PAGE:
On September 13, I attended The Capital Roundtable, the redoubtable private equity community headed by the august and avuncular Burt Alimansky. I was thoroughly enlivened and even entranced by the proceedings, but I also found the all-day event quite unsettling.
It certainly was an interesting experience to spend a day as the lone entrepreneur swimming in a sea of top-drawer of PE and VC portfolio managers discussing value maximization of their portfolio companies. (I don’t think I’ve ever seen so many ex-McKinsey partners at one event.) It was fascinating to look at the pre and post takeover outlook on entrepreneurial companies as seen through the gimlet eyes of these elite weavers of profitability.
I have always known abstractly that the private equity folk are fundamentally financial investors; that, unlike corporations, which might buy all or a section of a company to use strategically, these guys are solely interested in a limited timeline profitability turnover. Passionate entrepreneurs they are not. Certainly, warm-hearted sentimentalists they are not. They are builders of profits, not builders of companies.
This particular conference specifically focused on best operational practices for driving growth and profitability. There is unquestionably a lot to be gleaned by an entrepreneur from studying the analytic process of the PE portfolio manager. It helped my mindset to spend a day thinking in a radically different paradigm.
So what does successful private equity thinking offer us entrepreneurs?
- There is significant untapped revenue in the “core” of most businesses. I think a lot of us don’t see it and don’t measure it because we are too close to and passionate about our babies–our lovingly nurtured business communities. It’s too personal for us.
- Dramatic changes in profitability can come from surprisingly simple changes. I won’t go into Mr. Corey’s many examples, but, for me, it became clear that I am usually too distracted with everyday crises to focus on how the simplest solutions can solve the seemingly insoluble.
- Many companies simply lack the facts required to generate new insights.
- Where do we make money? Lose money?
- Why do we win and why do we lose? Where is our sweet spot?
- What percentage of revenue comes from new customers?
- What is our share of “eligible spend” from our current customers?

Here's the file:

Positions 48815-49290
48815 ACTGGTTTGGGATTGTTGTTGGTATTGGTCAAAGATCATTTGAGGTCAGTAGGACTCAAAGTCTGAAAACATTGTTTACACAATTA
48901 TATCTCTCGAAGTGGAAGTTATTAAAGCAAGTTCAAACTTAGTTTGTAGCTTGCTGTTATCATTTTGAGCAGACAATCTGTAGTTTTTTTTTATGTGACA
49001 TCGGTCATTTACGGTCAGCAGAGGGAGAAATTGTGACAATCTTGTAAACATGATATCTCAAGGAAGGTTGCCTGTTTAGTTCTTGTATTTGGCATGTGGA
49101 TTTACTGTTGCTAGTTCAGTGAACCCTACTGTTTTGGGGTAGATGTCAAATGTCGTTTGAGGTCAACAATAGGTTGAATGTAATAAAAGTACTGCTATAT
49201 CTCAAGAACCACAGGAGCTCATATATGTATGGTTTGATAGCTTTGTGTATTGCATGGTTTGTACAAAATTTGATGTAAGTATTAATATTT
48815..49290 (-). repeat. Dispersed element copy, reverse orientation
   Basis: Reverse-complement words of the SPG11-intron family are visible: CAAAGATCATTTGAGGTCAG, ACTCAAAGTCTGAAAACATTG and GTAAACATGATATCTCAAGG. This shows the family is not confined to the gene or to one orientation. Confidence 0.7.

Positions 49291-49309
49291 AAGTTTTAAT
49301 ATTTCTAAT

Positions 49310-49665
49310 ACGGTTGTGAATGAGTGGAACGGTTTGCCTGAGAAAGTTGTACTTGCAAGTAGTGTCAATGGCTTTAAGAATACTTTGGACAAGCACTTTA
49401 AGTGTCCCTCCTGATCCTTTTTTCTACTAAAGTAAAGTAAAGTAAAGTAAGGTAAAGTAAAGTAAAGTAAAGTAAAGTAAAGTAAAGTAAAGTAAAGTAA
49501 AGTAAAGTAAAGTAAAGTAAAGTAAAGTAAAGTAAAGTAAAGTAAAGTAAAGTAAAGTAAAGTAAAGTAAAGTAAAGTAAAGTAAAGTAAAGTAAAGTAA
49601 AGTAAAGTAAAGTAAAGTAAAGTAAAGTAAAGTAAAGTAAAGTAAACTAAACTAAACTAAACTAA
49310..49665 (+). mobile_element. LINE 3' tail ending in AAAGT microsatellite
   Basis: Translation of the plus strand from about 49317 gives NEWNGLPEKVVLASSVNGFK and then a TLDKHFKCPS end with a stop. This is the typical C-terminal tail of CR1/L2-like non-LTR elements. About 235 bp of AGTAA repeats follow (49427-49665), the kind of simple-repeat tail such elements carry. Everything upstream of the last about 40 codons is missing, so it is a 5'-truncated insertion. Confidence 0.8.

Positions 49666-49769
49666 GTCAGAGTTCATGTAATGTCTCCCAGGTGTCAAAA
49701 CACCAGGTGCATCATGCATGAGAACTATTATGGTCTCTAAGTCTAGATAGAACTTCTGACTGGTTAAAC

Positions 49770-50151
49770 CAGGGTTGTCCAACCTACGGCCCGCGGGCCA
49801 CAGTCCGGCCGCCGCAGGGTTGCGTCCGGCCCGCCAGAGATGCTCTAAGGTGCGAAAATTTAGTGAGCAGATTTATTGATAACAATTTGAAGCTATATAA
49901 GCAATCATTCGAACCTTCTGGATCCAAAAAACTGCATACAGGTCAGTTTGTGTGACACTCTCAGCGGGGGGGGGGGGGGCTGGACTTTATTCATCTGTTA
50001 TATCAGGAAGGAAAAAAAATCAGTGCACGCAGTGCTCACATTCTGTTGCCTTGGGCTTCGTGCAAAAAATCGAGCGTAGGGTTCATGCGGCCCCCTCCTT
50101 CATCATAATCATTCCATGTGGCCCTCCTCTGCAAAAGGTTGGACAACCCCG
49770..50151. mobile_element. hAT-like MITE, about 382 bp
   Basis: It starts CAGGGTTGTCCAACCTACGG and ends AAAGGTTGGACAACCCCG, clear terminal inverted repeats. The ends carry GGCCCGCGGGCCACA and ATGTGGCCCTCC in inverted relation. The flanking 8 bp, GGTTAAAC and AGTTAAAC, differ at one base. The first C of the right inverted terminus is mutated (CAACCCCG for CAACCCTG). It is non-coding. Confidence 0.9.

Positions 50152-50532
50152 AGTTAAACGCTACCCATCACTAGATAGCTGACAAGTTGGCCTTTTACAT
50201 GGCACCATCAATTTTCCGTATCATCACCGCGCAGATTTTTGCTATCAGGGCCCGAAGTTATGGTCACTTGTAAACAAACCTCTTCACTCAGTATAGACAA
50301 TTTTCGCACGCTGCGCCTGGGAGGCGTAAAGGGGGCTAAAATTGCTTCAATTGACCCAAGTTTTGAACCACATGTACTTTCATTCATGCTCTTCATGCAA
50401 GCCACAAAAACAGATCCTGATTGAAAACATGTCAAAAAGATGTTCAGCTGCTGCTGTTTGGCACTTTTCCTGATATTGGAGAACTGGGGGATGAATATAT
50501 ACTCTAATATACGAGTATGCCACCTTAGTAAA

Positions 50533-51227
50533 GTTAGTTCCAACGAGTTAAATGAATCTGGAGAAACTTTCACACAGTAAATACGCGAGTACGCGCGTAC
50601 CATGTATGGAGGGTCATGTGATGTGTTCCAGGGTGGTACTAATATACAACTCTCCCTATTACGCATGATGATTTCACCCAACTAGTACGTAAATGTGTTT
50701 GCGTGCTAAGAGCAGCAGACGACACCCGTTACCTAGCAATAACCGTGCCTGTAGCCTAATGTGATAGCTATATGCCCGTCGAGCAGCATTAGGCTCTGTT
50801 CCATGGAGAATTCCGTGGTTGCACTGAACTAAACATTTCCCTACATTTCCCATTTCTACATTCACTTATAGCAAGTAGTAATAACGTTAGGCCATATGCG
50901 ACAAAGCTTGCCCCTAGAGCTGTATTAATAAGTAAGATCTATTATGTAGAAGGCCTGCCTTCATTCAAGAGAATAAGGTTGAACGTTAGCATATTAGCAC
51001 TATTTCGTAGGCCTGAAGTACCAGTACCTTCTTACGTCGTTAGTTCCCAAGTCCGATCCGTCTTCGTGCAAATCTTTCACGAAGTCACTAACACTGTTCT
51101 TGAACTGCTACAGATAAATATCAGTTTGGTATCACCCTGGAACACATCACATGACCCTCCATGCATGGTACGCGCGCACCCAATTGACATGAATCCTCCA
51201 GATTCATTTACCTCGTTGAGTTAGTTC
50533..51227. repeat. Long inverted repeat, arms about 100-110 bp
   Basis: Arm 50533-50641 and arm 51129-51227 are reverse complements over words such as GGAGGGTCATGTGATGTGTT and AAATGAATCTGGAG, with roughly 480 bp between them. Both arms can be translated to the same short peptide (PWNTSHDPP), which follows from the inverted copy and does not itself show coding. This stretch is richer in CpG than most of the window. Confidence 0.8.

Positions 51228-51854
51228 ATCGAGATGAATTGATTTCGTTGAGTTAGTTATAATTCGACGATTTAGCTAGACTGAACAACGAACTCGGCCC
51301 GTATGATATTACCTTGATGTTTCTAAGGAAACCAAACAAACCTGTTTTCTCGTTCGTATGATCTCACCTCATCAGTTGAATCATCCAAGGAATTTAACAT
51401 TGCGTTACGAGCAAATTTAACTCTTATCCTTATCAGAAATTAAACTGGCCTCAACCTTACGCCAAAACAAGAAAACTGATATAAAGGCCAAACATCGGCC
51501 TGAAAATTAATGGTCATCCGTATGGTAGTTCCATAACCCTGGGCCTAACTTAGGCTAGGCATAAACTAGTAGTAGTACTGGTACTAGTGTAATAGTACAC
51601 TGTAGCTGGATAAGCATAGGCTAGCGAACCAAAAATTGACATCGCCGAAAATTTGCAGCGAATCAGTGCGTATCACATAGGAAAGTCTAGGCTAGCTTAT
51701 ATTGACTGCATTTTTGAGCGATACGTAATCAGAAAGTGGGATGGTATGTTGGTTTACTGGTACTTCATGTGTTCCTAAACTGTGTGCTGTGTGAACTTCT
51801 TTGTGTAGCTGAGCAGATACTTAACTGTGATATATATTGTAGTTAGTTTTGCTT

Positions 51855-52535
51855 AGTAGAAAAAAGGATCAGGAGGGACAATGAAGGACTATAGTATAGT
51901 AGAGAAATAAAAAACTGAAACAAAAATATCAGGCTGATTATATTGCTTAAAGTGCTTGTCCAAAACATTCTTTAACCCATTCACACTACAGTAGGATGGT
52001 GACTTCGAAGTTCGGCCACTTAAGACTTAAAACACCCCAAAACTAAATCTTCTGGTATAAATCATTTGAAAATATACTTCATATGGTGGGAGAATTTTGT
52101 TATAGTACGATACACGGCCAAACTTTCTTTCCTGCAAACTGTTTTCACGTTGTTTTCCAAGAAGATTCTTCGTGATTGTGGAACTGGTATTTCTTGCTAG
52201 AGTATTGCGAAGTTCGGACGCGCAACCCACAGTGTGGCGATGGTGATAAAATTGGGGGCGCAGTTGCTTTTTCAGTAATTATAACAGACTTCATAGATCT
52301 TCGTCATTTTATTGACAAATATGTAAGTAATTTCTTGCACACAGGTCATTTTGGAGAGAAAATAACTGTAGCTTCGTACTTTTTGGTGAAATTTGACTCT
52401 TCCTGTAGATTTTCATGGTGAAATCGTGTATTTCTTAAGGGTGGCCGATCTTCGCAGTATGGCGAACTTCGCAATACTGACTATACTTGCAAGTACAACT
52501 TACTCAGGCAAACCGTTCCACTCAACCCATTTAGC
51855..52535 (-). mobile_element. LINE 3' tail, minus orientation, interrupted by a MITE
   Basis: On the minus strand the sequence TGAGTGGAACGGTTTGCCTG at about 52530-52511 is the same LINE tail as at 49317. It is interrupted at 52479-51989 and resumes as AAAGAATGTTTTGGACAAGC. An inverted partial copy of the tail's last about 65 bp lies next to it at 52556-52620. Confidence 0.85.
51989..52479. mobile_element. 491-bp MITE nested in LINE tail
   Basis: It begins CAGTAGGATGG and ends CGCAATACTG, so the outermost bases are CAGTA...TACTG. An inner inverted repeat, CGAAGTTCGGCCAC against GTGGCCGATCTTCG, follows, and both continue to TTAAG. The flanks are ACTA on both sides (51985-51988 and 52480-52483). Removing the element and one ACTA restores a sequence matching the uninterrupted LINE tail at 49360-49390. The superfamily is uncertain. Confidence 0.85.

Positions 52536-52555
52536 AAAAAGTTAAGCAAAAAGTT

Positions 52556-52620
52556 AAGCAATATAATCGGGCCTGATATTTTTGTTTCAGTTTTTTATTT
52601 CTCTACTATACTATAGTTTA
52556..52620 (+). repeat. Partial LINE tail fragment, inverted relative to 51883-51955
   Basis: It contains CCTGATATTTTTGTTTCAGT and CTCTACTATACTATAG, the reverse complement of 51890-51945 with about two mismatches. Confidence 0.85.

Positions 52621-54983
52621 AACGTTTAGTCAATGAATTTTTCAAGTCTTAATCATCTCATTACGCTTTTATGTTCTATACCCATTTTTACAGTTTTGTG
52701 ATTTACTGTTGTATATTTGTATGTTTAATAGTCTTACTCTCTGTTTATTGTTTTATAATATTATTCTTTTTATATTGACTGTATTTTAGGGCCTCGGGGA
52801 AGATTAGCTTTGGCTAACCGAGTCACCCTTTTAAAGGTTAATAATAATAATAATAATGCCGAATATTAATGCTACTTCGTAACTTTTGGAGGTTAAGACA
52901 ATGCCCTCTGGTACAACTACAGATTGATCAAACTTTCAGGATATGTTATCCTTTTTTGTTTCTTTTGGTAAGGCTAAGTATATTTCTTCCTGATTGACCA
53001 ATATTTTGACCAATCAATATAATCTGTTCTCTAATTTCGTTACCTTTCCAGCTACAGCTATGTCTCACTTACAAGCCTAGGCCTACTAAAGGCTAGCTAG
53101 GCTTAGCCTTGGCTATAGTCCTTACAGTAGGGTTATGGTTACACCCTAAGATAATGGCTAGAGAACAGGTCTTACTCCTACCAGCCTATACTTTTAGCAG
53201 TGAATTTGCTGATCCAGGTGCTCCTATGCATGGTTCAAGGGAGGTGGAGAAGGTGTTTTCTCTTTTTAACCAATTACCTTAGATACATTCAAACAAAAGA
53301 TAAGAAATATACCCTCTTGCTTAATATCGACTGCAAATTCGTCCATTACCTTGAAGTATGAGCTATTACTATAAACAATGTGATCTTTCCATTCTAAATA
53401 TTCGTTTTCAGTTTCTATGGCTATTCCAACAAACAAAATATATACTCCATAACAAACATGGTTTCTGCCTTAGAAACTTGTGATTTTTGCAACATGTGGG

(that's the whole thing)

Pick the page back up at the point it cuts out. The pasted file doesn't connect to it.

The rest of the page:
- Are pricing inefficiencies leaving margin on the table (too low) or causing us to lose volume (too high)?
- Is our product innovation and commercialization engine better or worse than competitors?
- Is our sales team better or worse than competitors?
- What % of time do sales people spend facing the market?
- Are sales incentives motivating the proper behavior for the sales team?
Effective PE portfolio management can answer these conundrums and leverage profitability accordingly.
(Interestingly, the one area these PE geniuses seemed to be somewhat flummoxed by was sales. Since that is the outsourced specialty of my firm, Corporate Rain International, it certainly drew my attention. My theory about this is that good sales development and implementation doesn’t lend itself to the short-term quantitative and monetary incentives PE portfolio managers feel most comfortable with. More about that in in another post.)
One last thought: These PE guys are bloody scary. I have seldom felt a room so full of testosterone-fueled, chest-thumping macho and certainty. (And that includes the women!) These quantitative Masters of the Universe do not suffer from insecurity or self-doubt. I hope I am not being too harsh here, but their view of the entrepreneur feels cynical and predatory. They seem cold as a sack full of coins.
In his play Lady Windermere’s Fan, Oscar Wilde could well be describing PE operatives when one of his characters says, “What is a cynic? A man who knows the price of everything and the value of nothing.” Thank you, Oscar.